Wednesday, September 05, 2007

The Distraction of Timidity

First my apologies to those of you who have been wondering where I've been. Though in the middle of a series I simply felt the need to take a break, so I took the summer off. I hope you can forgive me. But the breaks over, time to get back to work. If you would like a reminder of where we left off you'll find the last article here. Now let's get to it.

In the last article we examined the first two of three distractions to faith found in the closing passages of the "The Sermon on the Mount." Jesus tells the people of one more thing that will hamper our spiritual lives - timidity; specifically the drawback of timid prayer.

Ask, and it will be given to you; seek, and you will find; knock, and it will be opened to you. For everyone who asks receives, and he who seeks finds, and to him who knocks it will be opened. Or what man is there among you who, if his son asks for bread, will give him a stone? Or if he asks for a fish, will he give him a serpent? If you then, being evil, know how to give good gifts to your children, how much more will your Father who is in heaven give good things to those who ask Him! - Matt. 7:7-11 NKJV

In the movie "Monty Python and the Holy Grail" there is a scene where King Arthur (played by the late Graham Chapman) receives a vision of God. Immediately he hides his face and God questions him on it. The exchange goes like this...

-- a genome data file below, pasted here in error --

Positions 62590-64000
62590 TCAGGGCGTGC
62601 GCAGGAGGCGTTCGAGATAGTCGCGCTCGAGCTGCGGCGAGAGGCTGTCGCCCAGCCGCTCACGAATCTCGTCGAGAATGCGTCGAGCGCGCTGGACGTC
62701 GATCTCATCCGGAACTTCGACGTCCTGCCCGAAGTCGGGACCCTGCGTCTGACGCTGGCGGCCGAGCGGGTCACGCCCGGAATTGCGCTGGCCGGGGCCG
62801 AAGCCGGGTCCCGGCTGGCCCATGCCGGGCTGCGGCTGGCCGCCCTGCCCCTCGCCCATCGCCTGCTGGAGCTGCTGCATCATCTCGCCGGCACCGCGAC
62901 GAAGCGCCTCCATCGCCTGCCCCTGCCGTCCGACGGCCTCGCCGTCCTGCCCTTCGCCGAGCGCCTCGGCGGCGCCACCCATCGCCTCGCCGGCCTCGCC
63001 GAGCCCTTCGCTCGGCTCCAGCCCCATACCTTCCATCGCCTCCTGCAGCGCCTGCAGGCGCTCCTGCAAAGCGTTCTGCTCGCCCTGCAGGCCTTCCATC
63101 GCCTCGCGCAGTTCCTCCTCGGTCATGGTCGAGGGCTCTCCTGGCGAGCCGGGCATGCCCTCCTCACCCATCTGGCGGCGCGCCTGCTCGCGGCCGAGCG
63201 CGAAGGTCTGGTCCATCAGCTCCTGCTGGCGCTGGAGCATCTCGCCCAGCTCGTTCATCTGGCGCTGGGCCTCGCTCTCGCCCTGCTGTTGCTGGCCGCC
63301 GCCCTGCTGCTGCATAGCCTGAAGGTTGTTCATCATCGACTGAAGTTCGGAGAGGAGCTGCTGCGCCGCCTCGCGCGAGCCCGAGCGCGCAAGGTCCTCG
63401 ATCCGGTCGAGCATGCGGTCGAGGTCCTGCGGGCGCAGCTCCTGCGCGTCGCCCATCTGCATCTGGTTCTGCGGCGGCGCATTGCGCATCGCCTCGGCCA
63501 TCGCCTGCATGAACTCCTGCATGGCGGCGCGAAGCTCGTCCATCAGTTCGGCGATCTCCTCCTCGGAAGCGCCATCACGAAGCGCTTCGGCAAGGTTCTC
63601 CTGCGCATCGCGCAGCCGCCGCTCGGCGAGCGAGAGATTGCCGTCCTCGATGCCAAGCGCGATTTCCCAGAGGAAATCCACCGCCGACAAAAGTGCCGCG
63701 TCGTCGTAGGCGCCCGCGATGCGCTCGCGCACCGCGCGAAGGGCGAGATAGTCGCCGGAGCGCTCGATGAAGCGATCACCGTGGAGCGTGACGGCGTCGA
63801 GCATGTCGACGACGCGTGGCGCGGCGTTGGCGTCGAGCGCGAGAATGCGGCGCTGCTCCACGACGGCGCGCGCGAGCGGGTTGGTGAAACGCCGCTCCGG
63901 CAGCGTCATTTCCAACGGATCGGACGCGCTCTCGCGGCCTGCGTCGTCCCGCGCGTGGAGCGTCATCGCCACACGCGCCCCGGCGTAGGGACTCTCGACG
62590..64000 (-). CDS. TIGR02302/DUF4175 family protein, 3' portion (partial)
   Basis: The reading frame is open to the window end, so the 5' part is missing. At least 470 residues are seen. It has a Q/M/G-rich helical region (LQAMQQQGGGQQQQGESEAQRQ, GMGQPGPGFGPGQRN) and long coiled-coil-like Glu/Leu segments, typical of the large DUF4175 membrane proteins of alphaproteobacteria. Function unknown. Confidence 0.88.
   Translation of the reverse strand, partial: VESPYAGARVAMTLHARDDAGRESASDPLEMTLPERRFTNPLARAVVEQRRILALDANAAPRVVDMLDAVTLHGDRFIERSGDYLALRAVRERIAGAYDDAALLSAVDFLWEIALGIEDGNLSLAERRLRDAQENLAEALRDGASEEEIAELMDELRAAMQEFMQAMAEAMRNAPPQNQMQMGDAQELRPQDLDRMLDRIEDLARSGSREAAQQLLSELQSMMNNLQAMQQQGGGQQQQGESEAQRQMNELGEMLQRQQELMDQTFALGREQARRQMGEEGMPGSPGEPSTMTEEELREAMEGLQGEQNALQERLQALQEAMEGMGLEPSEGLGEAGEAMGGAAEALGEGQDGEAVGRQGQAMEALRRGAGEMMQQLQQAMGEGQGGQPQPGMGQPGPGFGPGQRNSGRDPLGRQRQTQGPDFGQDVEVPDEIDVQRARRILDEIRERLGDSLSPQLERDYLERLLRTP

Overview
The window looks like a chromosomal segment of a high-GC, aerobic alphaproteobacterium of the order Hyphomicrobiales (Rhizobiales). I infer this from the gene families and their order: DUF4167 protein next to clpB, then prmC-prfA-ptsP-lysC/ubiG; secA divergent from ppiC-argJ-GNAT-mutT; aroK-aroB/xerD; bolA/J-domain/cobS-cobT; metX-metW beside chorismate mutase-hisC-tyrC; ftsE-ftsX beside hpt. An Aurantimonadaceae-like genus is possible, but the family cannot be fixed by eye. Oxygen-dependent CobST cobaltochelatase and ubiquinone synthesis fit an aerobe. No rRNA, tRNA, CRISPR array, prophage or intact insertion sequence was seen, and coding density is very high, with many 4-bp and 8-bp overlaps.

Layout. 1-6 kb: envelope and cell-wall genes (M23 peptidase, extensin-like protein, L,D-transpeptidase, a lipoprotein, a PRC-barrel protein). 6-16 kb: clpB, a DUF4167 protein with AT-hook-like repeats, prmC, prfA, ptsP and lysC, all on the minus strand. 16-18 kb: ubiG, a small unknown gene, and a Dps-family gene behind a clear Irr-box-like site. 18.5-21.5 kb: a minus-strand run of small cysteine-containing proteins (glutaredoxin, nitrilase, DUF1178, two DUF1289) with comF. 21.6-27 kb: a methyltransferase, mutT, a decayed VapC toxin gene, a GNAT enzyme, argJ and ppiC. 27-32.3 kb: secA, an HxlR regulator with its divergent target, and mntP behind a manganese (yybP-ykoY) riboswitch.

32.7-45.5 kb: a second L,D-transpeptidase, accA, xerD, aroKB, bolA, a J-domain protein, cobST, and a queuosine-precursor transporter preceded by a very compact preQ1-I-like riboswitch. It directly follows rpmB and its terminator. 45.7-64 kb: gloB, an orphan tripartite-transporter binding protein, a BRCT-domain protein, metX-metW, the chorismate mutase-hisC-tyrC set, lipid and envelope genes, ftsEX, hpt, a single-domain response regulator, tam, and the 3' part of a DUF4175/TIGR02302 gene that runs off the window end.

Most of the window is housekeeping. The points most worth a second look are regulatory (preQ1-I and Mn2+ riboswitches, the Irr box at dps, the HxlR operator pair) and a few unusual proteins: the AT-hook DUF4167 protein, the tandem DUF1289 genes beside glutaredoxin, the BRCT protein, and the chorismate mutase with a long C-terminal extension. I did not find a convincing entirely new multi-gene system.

GOD: Arthur! Arthur, King of the Britons! Oh, don't grovel! If there's one thing I can't stand, it's people groveling.
ARTHUR: Sorry--
GOD: And don't apologize. Every time I try to talk to someone it's "sorry this" and "forgive me that" and "I'm not worthy". What are you doing now!?
ARTHUR: I'm averting my eyes, oh Lord.
GOD: Well, don't. It's like those miserable Psalms-- they're so depressing. Now knock it off!
ARTHUR: Yes, Lord.

Irreverence and editorial comment on the Psalms aside, the movie actually makes the same point as Jesus. The prevailing view of God in Jesus' day was that of a punitive overseer just looking for a reason to withdraw his blessing and start handing out the curses. Sackcloth and ashes, a traditional sign of repentance and grief, became the standard garb required to get God's attention and the better one's groveling, the more likely one was to be heard. Lost on the scholars of the day was the example of Moses and Abraham, who boldly not only made their requests known but actually had the audacity to call God out when they had questions about his decisions. They lived out the offer God later makes in Isaiah 1:18 - "Come now, and let us reason together," Says the LORD, "Though your sins are like scarlet, They shall be as white as snow; Though they are red like crimson, They shall be as wool." (NKJV)

Jesus flies in the face of common opinion which said that such boldness was reserved for only those with a special calling from God. Instead of the overseer, Jesus portrays God as a loving Father who, like any earthly father, knows and understands the needs of his children and will readily provide them. In the Gospel Kingdom such boldness is not just for the prophets and priests, but for everyone, because we are all priests in the heavenly kingdom. Once again Jesus turns conventional thinking about God on its head.

But this is not all that he does. He also, in three rhythmic and succinct phrases, captures three distinct moods or attitudes of prayer. Ask - seek - knock; receive - find - open.